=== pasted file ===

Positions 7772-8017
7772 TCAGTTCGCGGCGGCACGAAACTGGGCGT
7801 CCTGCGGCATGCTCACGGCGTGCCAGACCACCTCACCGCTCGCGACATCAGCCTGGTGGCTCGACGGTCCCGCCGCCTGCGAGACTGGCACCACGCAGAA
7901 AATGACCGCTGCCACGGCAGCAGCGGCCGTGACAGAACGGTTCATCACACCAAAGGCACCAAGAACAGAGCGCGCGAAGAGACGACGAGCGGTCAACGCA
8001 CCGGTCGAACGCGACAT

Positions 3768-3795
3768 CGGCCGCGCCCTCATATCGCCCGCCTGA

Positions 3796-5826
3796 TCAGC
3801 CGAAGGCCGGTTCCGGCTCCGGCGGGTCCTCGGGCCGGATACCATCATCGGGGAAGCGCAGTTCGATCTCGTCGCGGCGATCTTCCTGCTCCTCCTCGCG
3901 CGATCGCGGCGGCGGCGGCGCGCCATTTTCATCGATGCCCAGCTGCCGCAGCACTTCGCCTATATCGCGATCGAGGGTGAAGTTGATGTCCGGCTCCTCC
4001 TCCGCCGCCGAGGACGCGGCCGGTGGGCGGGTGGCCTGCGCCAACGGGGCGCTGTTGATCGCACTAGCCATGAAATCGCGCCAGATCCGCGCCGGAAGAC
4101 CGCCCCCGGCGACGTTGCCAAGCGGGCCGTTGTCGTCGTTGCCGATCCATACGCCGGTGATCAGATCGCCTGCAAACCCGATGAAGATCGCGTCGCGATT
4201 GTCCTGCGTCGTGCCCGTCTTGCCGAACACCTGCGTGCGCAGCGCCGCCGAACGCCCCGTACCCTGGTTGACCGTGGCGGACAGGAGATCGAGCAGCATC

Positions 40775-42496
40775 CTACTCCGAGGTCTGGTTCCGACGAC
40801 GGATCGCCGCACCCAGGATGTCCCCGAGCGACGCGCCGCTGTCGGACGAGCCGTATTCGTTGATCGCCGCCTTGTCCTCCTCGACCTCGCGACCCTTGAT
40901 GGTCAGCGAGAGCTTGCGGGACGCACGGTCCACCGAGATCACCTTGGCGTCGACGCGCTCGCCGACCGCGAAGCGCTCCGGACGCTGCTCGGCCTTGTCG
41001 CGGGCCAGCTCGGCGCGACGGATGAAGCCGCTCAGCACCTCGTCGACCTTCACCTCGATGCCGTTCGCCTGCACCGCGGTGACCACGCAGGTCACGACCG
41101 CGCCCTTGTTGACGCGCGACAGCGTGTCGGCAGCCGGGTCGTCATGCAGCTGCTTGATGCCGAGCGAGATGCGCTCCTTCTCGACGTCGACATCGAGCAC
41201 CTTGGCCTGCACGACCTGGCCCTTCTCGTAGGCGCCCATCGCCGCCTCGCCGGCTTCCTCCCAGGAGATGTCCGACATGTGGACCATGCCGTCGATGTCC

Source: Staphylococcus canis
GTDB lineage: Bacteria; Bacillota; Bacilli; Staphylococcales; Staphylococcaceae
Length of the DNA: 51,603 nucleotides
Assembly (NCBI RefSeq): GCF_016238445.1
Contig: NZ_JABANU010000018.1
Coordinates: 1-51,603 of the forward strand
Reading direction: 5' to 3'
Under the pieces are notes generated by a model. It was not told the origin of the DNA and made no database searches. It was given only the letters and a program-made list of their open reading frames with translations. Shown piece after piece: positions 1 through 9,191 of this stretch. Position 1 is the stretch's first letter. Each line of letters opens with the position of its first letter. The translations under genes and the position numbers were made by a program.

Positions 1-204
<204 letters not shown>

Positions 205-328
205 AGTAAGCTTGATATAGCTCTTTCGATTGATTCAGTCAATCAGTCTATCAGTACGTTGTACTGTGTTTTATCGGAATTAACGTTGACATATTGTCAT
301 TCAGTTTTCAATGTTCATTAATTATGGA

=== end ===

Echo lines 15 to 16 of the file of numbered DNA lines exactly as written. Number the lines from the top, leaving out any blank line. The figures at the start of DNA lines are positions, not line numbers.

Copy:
Positions 40775-42496
40775 CTACTCCGAGGTCTGGTTCCGACGAC